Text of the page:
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Why I switched to Linux full time

vineet192 profile image Vineet Kalghatgi Updated on ・5 min read

My current homescreen setup
My current homescreen setup

I have a 4 year old HP pavilion which until recently, was craving for an upgrade. I had also been wanting to get rid of Windows for the longest time, so killing two birds with one stone, I replaced the existing HDD with a new SSD and performed a clean install of Pop_os! developed by System76 on it (No dual booting). I now use the HDD as an external USB drive with the help of a case, eliminating any worry of data backup.

So why did I not just reinstall Windows on the new SSD ? Well let me explain


1. Linux is completely free.

This holds good not only for the operating system and the kernel, but also for all the software that come bundled with it. When I first bought my laptop, I realized that it did not come with the MS office suite free which means critical functionality like editing documents, excel sheets etc were locked.

I had to turn to open sourced alternatives like LibreOffice writer, which is coincidentally the default document editing application on most Linux distributions. Not to mention the plethora of paid/proprietary software on windows including Antivirus (Which you probably wont need for Linux as malware affecting Linux is rare, probably owing to its unpopularity currently).

2. Pop_os! gets out of your way.


Gnome multitasking with virtual desktops

While the Gnome desktop environment, the default for pop OS, has its fair share of criticisms, it does hold true to its values of getting out of your way to get work done. Gnome has focused on building a very minimal yet functional desktop environment which is intuitive enough for the average user. The layout may be a bit jarring due its departure from the traditional windows design, but once you start using it, you’ll learn to understand that its almost smartphone-esque in its look and feel.

If the default design and working is not up to your liking, then you can tweak and customize it however you want. You can get it to behave like MacOS or Windows complete with a start menu. This is one of the advantages of having a completely open sourced operating system, is that you have complete freedom over its customization. Think of it as downloading new launchers/icon-packs/skins on your android phone. You can have it look however you want if you are willing to put in some time for personalisation.


Notifications panel.

Notifications are located at the center of the top bar and applications are accessed through an application drawer.

Pop OS, as of its 20.04 release, has also released a window tiling manager that is baked into the operating system by default. This allows you to tile and organize all open windows at the click of a button which is extremely useful when multitasking.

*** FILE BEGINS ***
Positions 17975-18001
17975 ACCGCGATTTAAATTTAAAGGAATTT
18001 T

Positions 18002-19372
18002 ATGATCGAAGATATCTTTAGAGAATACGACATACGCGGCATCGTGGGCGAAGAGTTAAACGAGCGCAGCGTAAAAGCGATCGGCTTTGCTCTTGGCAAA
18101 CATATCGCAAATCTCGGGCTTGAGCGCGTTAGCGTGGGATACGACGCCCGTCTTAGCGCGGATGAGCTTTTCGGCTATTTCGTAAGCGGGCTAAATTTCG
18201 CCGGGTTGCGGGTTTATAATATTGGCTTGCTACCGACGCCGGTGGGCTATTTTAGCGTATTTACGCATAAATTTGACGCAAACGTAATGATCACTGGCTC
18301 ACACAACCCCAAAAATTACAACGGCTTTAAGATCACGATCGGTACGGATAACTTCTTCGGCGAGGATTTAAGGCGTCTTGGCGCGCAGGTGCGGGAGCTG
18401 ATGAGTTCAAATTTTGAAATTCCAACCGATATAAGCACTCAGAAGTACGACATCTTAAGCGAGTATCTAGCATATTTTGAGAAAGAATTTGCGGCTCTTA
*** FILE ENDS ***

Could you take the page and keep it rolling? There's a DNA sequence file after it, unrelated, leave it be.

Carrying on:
It provides a comprehensive list of keyboard shortcuts that are easy to pick up and dare I say even quite intuitive. Here are some shortcuts that I use everyday (while some are similar to windows shortcuts, it is worth noting that the default gnome is built in such a way that it encourages their use better than windows in my opinion) :

super : Opens recent applications view.  
super + tab : cycles through open applications.

When in tiling mode  
super + g : toggle floating mode.  
super + arrow key : toggle between active windows.  
super + O : change window orientation.

These were just a few, however you can find the rest on System76’s website

Pop OS shortcuts

3. Linux is very powerful and secure

It should not come as a surprise that the kernel used by most servers as well as all phones using android is much more powerful and capable than Windows.

Linux supports all the major programming languages ( C/C++, Python, Java, JavaScript etc) in a much more developer friendly way and possesses a much more powerful and versatile terminal than windows. Since Linux was built with servers and server administrators in mind, one can navigate the entire operating system using just the terminal. Something which would be an immense pain in the neck in Windows.

The terminal might seem daunting for someone who has never used it before, but the beauty of user friendly distributions like Pop OS is that you don’t have to! You can navigate and control the OS through the GUI like you would in windows or MacOS. However, that doesn’t mean that you can’t benefit from at least trying the terminal out. So here are some basic commands that can help boost your productivity :

cd - used to change directories  
ls - list directory contents  
pwd - print name of current/working directory  
rm - remove files or directories  
mkdir - make directories  
rmdir - remove empty directories  
clear - clear the terminal screen  
touch - change file timestamps ( Can be used to create a new file)  
kill - send a signal to a process ( provide the PID as an argument)  
top - display Linux processes (task manager)

4. Linux is lightweight

Compared to Windows, Linux uses far less memory on boot and that results in a much more responsive system, even when several applications are open and/or running in the background.

Memory usage with terminal and screenshot app open
Memory usage with terminal and screenshot app open

A lot of my development, especially in my most recent internship, involved using an android emulator which takes upto 2gb of your ram since its basically a virtual machine. This coupled with windows’ almost 4gb ram usage on boot was a recipe for disaster. Linux not only overcomes this but also provides an option to make it an even better experience. The Android Emulator can use hardware acceleration features to improve performance, sometimes drastically.

5. Package managers are way more organised that .exes and .msis